Interior, is a typical industrial look with exposed kitchen. Tables are long with enough with room for your typical Dalston guy on the laptop and groups of friends. All cafes that do not rush you to finish your food and get out get a massive bonus in my books. And Cafe Route is exactly a place like this, tucked it away from busy Kingsland road, it a great spot to grab a healthy meal or very good coffee.
Having spent last few days eating very heavy fried foods, I was pleased with a refreshing vegetable heavy menu at Cafe Route. Their Mediterranean inspired salads were complex, what seemed as minimum eight ingredient mash ups, that delivered very surprising taste combinations. Not to mention extremely generous portions. I had to take half of my main home for nibbles later.
Chicken thigh with roasted pepper, haloumi in flat bread looked very pretty and was delicious! Served with a perfect side of potato wedges, it was a big meal.
Sweet potato with tahini sauce and chickpeas was lovely and soft. Tahini added a touch of earthiness to this dish that i really enjoyed. Refreshing side salad of carrot, red pepper, broad beans was my favorite! Zingy and crispy it was a good contest to the main.
We completed our very long dinner with a cup of strong coffee.
I like this place for it’s simple approach to food, it’s delicious food and easy atmosphere.
Unit A Gaumont Tower, Dalston Square, London
Amongst the flutes of the snake charmers and the drums of the dancing monkeys lies the famous souks of Marrackech. The Medina has restaurants on every corner offering you touristic menus which for foodies like us is the biggest no no especially when you are visiting a country like Morocco. Hidden on the side streets just outside the souks we found the perfect place to dine, with a juxtaposition of styles from modern, Casablanca colonial and historic Morocco and a plethora of good looking Moroccan hosts and hostesses it was a complete contrast to what was happening in the chaos of the souks. Le Salama.
Le Salama was our first eye opening experience of how wrong we were about the country. It was both modern and cool and most importantly hygienic. Such a sexy place to dine with every corner being lit by huge Moroccan lanterns and the novel table settings with Moroccan hats for guest to play with. How fun it was.
The menu was a classic menu full of tagines as you would have expected and assortments of pastries as starters. We visited twice and on both occasions I had the same dish as I had fallen in love with it. Honey and Almond Chicken Tagine. I’m salivating at the thought of it. The chicken was crispy on the outside with a sweet stick layer of honey, not too sweet, the meat flaky off the bone as you touched it. The couscous was the most fluffiest and tastiest couscous I have ever had, nothing like the bland stuff you get at home. Elena clearly experimented with each with visit through the selection of meats that were offered from keftas tagines to lamb shanks. You can really taste the time that goes into these slow cooked dishes, fast food this is clearly not, yet you don’t mind because each spice is so well balanced and cooked through. Hug food as I like to call it.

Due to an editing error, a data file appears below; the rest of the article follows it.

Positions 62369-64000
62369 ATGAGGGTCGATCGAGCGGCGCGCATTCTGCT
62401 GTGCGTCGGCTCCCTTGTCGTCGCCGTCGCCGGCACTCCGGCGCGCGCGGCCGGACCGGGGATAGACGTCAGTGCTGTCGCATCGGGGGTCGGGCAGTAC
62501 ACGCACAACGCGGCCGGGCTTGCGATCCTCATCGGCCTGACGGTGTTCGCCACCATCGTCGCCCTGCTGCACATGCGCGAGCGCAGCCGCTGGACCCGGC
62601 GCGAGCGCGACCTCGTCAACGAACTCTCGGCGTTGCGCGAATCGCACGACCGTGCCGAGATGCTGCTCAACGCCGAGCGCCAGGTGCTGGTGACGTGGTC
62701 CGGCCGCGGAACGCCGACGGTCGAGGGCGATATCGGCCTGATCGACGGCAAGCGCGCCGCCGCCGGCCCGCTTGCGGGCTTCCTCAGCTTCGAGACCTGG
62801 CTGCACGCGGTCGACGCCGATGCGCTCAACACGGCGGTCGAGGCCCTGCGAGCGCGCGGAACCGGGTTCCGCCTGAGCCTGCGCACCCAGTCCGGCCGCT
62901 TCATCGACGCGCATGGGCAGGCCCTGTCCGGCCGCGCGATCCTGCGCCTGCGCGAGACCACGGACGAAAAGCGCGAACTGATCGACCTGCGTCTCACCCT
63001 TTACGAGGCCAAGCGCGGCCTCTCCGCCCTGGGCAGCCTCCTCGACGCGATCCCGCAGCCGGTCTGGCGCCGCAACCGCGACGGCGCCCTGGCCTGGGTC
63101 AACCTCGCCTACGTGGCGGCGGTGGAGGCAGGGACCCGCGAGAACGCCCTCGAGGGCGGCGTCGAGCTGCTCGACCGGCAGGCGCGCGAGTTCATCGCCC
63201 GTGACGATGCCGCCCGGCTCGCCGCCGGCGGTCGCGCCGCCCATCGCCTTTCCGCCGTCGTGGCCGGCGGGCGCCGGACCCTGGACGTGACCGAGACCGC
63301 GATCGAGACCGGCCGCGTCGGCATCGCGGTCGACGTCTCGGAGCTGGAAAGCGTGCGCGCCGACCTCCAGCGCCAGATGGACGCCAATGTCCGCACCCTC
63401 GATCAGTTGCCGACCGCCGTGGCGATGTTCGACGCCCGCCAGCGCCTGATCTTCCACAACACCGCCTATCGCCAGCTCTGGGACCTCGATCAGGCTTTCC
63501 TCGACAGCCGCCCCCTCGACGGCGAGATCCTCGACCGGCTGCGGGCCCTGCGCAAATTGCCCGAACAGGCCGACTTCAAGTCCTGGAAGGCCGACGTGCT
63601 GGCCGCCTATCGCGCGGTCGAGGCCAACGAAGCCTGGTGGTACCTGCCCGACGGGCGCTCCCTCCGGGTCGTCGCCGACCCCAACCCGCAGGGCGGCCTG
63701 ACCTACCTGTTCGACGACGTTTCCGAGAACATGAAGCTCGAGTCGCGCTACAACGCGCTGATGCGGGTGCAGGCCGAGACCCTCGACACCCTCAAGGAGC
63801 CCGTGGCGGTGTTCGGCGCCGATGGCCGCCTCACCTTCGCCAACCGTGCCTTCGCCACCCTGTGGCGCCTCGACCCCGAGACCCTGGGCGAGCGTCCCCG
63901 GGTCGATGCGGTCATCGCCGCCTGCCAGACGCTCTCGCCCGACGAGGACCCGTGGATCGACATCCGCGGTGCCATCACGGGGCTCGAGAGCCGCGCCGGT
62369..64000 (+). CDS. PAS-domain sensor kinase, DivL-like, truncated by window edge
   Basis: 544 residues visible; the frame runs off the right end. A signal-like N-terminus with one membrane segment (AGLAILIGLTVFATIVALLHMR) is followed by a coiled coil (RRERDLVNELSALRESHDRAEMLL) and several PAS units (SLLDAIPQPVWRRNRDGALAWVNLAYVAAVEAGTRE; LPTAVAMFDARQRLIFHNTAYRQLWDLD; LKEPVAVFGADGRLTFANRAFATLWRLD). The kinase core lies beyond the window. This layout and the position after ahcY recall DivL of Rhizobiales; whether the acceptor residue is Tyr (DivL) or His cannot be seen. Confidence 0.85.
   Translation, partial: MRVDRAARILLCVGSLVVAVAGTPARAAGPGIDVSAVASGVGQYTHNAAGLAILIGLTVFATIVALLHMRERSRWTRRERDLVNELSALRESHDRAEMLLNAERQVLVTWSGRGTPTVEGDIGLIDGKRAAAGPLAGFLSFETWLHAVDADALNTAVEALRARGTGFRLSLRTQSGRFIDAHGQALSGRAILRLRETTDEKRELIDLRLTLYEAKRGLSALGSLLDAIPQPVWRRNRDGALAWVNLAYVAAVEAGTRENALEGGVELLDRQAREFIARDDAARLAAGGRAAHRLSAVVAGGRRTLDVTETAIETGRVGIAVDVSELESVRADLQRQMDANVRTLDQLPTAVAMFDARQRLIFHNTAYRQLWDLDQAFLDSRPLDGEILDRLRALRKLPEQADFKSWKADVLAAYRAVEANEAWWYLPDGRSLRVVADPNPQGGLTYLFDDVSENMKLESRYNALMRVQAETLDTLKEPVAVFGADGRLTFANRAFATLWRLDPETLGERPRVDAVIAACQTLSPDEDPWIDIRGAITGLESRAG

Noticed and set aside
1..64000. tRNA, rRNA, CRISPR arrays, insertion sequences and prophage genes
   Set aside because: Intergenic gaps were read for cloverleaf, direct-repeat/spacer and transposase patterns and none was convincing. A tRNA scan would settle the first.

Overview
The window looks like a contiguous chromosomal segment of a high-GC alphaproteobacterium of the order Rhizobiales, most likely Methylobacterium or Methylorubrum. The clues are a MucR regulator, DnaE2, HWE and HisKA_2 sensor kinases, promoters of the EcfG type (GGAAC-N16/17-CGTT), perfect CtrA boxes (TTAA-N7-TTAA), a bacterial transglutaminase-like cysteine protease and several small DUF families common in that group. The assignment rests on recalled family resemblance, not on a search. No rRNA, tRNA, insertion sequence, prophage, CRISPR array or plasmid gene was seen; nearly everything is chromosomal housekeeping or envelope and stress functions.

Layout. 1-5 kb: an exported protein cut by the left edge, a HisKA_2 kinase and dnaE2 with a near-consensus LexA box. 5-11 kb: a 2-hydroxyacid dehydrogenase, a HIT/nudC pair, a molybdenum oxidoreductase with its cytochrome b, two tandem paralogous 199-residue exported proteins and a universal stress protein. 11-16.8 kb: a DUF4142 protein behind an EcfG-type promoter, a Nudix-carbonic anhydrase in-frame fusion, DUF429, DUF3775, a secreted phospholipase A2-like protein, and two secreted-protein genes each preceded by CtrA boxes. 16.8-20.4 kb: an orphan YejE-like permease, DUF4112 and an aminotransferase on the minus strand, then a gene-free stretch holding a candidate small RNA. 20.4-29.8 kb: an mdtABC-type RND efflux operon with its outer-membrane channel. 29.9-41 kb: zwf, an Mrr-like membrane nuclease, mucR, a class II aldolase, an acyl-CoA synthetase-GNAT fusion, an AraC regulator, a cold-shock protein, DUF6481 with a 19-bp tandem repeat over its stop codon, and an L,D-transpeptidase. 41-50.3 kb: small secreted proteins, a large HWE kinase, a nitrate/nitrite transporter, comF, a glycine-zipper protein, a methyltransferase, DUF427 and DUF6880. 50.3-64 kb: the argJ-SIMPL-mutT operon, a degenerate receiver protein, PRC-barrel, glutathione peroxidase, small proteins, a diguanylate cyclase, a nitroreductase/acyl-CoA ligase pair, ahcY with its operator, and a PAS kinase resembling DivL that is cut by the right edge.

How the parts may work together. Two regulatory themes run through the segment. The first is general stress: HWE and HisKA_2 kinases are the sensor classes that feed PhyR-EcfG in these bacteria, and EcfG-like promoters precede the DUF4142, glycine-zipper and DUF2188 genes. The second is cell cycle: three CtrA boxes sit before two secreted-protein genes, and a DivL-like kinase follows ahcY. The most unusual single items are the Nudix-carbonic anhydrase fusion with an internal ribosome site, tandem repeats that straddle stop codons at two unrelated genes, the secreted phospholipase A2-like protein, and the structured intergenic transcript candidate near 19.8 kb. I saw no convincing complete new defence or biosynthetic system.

After dinner we decided to the roof top bar which had a stunning 360 view of Morocco. We were in ore of how much Le Salama had made the start of our holiday magical and it just kept getting better. We appreciated the cool breeze coming in through the windows as we pondered over which cocktails to choose, the 2 for 1 offer put us in a sticky situation. One thing we came to realise through our visit was that the alcohol content in drinks throughout Morocco is very weak so be prepared to shell out quite a lot if you are hoping to feel anything close to a buzz.
If we are ever to return to Marrakech Le Salama will be our first and last meal on every visit.
Star Rating: *****
40 Rue des Banques, Djema el Fna, Marrakesh 40000, Morocco
Taginnnnnne! Two meaning for this, either you are being told to smile whilst someone is taking a picture of you in the souks of Marrakesh or the other meaning is a slow cooked dish cooked in a tall triangular clay pot. Let’s focus on the food meaning.
I have struggled to find a good Moroccan restaurant in London to tell you the truth and was very skeptical when my friend Shivani recommended Tagine in Balham. Upon arrival I was pleasantly surprised by the authentic interior of the restaurant, after spending the summer in Morocco Elena and I have become some what of experts in anything Moroccan.
The food served is exactly what you see being served in Morocco and tastes exactly the same. For starters we had the mixed selection of dips and sausages, the hummus was fresh and to die for. I had the Kefta Tagine for my mains and the meat balls were soft and succulent and were swimming in a mild tangy tomato sauce.
You know me, I’m not one to complain about the price of things but I must say that they are not the prices you would find in Marrakesh. In theory all tagines should come with couscous, makes sense but here you must pay an additional £3.50 for couscous and well it’s not enough to get you through your main.
The starter platter came with three dips and a couple of sausages and cost £15. As delicious as the starter was I’m not sure how I feel about paying that much for vegetables and 2-3 chopped up skinny sausages (spicy and lovely though).
So, delicious food which is authentic but a tad over priced. However, they do give you a free key ring with the bill but then I suppose they must in order to distract you from the realisation of what you are about to pay.
Star Rating: ***
3 Fernlea Rd, London SW12 9RT